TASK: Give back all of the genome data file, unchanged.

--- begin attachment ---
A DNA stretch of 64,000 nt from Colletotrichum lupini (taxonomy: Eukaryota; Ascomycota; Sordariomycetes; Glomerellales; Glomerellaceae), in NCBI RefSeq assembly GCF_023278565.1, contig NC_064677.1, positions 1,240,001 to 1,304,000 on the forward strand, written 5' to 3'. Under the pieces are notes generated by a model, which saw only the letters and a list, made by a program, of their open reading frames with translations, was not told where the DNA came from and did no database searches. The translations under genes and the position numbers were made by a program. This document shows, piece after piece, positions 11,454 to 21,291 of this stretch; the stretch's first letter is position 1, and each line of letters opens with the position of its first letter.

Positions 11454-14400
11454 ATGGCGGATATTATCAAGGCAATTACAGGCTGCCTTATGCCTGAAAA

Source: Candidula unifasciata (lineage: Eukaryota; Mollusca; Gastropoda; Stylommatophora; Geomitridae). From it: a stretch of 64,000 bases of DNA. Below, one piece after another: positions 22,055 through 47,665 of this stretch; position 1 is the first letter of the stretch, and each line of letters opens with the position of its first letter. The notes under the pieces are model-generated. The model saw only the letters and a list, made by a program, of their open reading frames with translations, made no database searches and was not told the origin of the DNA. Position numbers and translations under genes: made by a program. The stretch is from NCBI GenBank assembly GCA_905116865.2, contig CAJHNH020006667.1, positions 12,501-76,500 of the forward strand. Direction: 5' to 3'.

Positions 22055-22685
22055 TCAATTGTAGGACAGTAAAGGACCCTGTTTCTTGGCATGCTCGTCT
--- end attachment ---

A DNA stretch of 64,000 nt from Colletotrichum lupini (taxonomy: Eukaryota; Ascomycota; Sordariomycetes; Glomerellales; Glomerellaceae), in NCBI RefSeq assembly GCF_023278565.1, contig NC_064677.1, positions 1,240,001 to 1,304,000 on the forward strand, written 5' to 3'. Under the pieces are notes generated by a model, which saw only the letters and a list, made by a program, of their open reading frames with translations, was not told where the DNA came from and did no database searches. The translations under genes and the position numbers were made by a program. This document shows, piece after piece, positions 11,454 to 21,291 of this stretch; the stretch's first letter is position 1, and each line of letters opens with the position of its first letter.

Positions 11454-14400
11454 ATGGCGGATATTATCAAGGCAATTACAGGCTGCCTTATGCCTGAAAA

Source: Candidula unifasciata (lineage: Eukaryota; Mollusca; Gastropoda; Stylommatophora; Geomitridae). From it: a stretch of 64,000 bases of DNA. Below, one piece after another: positions 22,055 through 47,665 of this stretch; position 1 is the first letter of the stretch, and each line of letters opens with the position of its first letter. The notes under the pieces are model-generated. The model saw only the letters and a list, made by a program, of their open reading frames with translations, made no database searches and was not told the origin of the DNA. Position numbers and translations under genes: made by a program. The stretch is from NCBI GenBank assembly GCA_905116865.2, contig CAJHNH020006667.1, positions 12,501-76,500 of the forward strand. Direction: 5' to 3'.

Positions 22055-22685
22055 TCAATTGTAGGACAGTAAAGGACCCTGTTTCTTGGCATGCTCGTCT